When discussing the greatest golf course architects of all time, the focus tends to fall on names like Alister MacKenzie, Donald Ross, and C. B. Macdonald. One who’s often overlooked and forgotten is William Flynn; a fitting legacy for a man who had an uncanny ability to blend his manufactured features with the natural landscape.
Much like Seth Raynor, Flynn’s work wasn’t well-documented and little was known about the great architect until 2001 when his life’s work was uncovered. Upon the discovery of his routing plans and documented work, it became quite clear that Flynn belonged among golf’s pantheon of great architects. The crowning jewel of his design portfolio is Shinnecock Hills, but the depth is equally impressive with great courses such as Cherry Hills, The Country Club (MA), The Kittansett Club, Philadelphia Country Club and Lancaster Country Club as well as collaborative work at Merion and Pine Valley. Looking back on his work, Flynn was one of the most forward thinking architects, evidenced by how many of his golf courses remain intact today with their original design.
Like most great architects of the Golden Age, William Flynn was a decorated golfer. Flynn grew up in Boston and regularly competed with all-time great Francis Ouimet. Flynn’s career in golf got started when he was hired by Hugh Wilson as a construction supervisor at Merion Golf Club. There, he became a close confidant of Wilson and an instrumental part of the design of both the East and West courses. Flynn made Philadelphia his home base and was the only non-Pennsylvania native in the Philadelphia School of Golf Architecture, the group responsible for many of America’s greatest golf courses.
Flynn had intended to start an architecture firm with Hugh Wilson, but Wilson’s poor health caused Flynn to turn to Howard Toomey as his partner. Toomey’s role with the company was to run the engineering aspect while Flynn handled the designs. (Little known fact: Another fascinating architect, Dick Wilson, got his start in architecture working as an associate of William Flynn and Howard Toomey.)
Flynn’s strongest skill was his ability to route a golf course and he did so well, he is possibly the greatest of all-time. His routings came from meticulous mapping, planning and a great understanding of the land for his sites. Flynn’s routing philosophy was rooted in selecting the greens first and building the holes from there. His routings led to dramatic vistas and courses with great variety and unique setups. Often times, Flynn courses have obscure numbers of par-3s, 4s and 5s instead of the standard par 72 with 4 par-3s and 4 par-5s.
One of Flynn’s best examples of routing genius is at Huntingdon Valley C.C. where the front 9 moves counterclockwise on the outside of the property. Flynn then routed the back 9 clockwise on the inside of the property.
Sketch: Jason Way
Along with routing, Flynn’s forefront skill was his ability to naturally blend heavily engineered areas with their natural landscape. He also loved to use the natural hills and slopes on his courses as a defense. It wasn’t uncommon for Flynn to test players with approach shots that called for the opposite shape shot than the slope of the fairway yielded.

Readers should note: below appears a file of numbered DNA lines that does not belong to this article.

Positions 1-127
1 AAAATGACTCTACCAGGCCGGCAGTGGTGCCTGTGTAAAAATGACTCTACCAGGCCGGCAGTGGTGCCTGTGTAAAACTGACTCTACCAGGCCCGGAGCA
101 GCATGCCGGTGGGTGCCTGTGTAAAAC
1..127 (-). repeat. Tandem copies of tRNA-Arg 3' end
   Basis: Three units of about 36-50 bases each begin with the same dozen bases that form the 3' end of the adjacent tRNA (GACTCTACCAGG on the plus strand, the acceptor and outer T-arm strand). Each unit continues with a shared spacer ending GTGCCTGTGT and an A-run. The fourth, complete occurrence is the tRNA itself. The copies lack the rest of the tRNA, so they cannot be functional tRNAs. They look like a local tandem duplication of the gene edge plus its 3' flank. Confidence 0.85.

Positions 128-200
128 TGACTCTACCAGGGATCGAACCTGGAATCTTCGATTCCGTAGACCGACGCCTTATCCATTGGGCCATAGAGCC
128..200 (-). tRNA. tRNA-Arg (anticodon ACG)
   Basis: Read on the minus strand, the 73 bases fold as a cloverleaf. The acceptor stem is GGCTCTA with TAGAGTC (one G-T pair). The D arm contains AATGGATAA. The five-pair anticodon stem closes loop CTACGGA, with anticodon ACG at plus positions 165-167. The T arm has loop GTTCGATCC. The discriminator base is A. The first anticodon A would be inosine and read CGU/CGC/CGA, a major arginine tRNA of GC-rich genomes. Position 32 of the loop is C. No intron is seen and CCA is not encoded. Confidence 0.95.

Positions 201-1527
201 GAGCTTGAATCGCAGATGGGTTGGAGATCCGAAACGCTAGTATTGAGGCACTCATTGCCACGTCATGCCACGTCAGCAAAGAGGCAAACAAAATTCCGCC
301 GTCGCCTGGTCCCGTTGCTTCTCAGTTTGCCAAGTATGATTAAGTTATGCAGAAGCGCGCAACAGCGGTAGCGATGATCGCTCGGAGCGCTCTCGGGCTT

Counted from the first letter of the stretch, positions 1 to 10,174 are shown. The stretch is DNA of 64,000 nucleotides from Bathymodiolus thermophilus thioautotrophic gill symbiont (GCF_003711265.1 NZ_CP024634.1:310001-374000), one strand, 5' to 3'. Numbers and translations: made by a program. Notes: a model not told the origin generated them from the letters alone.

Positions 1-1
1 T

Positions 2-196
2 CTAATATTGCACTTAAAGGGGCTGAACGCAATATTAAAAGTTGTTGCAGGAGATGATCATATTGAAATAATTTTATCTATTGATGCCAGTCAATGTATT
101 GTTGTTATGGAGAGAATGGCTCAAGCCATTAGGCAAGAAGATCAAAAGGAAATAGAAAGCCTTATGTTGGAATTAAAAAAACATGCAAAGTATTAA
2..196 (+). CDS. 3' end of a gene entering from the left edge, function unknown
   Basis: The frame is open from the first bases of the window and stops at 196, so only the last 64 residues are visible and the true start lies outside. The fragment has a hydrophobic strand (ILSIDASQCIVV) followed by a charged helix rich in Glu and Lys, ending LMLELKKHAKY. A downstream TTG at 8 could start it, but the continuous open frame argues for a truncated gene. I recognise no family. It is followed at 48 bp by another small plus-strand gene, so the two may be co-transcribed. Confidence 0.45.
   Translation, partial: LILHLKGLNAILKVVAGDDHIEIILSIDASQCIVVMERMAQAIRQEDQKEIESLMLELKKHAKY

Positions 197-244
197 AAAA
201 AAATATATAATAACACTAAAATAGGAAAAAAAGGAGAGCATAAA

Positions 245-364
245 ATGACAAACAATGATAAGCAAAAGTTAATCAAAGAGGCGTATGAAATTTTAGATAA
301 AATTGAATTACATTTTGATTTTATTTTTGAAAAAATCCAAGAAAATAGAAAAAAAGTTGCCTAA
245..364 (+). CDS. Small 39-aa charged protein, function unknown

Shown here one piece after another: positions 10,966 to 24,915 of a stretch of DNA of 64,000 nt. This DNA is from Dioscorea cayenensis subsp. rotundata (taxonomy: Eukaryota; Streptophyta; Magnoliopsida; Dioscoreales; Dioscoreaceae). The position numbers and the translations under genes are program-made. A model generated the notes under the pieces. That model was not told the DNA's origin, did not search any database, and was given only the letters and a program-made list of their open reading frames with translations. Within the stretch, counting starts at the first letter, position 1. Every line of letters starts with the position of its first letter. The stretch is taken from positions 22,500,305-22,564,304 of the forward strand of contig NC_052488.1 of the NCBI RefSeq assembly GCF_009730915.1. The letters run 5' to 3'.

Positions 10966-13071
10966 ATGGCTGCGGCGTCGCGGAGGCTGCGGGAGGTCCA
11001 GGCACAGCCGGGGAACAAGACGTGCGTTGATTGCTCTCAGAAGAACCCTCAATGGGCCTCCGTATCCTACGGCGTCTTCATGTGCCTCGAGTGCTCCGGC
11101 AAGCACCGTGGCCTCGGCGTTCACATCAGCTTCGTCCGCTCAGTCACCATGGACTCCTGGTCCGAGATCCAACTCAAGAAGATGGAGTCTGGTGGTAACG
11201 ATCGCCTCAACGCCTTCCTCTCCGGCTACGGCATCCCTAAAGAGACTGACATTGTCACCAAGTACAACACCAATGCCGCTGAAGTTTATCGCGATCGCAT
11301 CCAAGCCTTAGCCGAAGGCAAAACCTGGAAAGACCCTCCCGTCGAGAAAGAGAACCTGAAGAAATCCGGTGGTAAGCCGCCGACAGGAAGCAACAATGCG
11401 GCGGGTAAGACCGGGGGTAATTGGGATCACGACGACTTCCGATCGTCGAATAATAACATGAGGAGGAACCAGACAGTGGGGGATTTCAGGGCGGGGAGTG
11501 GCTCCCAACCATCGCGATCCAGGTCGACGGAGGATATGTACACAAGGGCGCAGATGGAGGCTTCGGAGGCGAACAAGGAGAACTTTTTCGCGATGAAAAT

It’s very rare to find two similar holes on a William Flynn golf course. If you do, they are most likely separated by a number of holes. He believed in keeping players on their toes by having 18 unique holes, each with their own special challenge.
Flynn was also one of the early proponents of having short grass around greens. He believed that it would lead to a greater number of shots that a player would need to possess in their short game.
He didn’t believe in the use of template holes, but Flynn had a common short par-4 design. Let’s take a look at it using the 12th hole at Rolling Green as an example.
The natural thought for long hitters is to cut the corner of this short par-4 and challenge the bunkers to leave a short approach shot to the green. But rather, Flynn rewards the accurate player who can place the ball on the far left side of the fairway to leave the ideal angle of approach to the green. If a long hitter is successful in cutting the corner, they are left with an awkward short wedge shot to a green angled in the opposite direction.
12th hole at Rolling Green: the ideal line for a tee shot is at the cart path rather than over the bunkers
12th hole at Rolling Green: the right side of the fairway leaves an awkward angle
Looking back from behind the 12th at Rolling Green shows the ideal approach angle. Photo credit: Jon Cavalier
Notable Private Courses: Shinnecock Hills C.C. (NY), The Country Club – Primrose (MA), The Kittansett Club (MA), Cherry Hills C.C. (CO), Merion West Course (PA), Lancaster C.C. (PA), Lehigh C.C. (PA), Rolling Green GC (PA), Manufacturers G&CC (PA), The Country Club (OH), Elyria C.C. (OH), The Pepper Pike Club (OH), Indian Creek CC (FL), Glen View Club (IL), Philadelphia C.C. (PA),
Public golf courses: The Homestead Resort – Cascades Course (WV), Monroe CC (NY), Woodcrest CC (NJ), Cleveland Heights (FL), Cobb’s Creek (PA), Atlantic City CC (NJ)
For more Flynn reading, check out The Nature Faker, an in-depth book that dives into William Flynn’s projects. For information about how to purchase visit their Facebook page.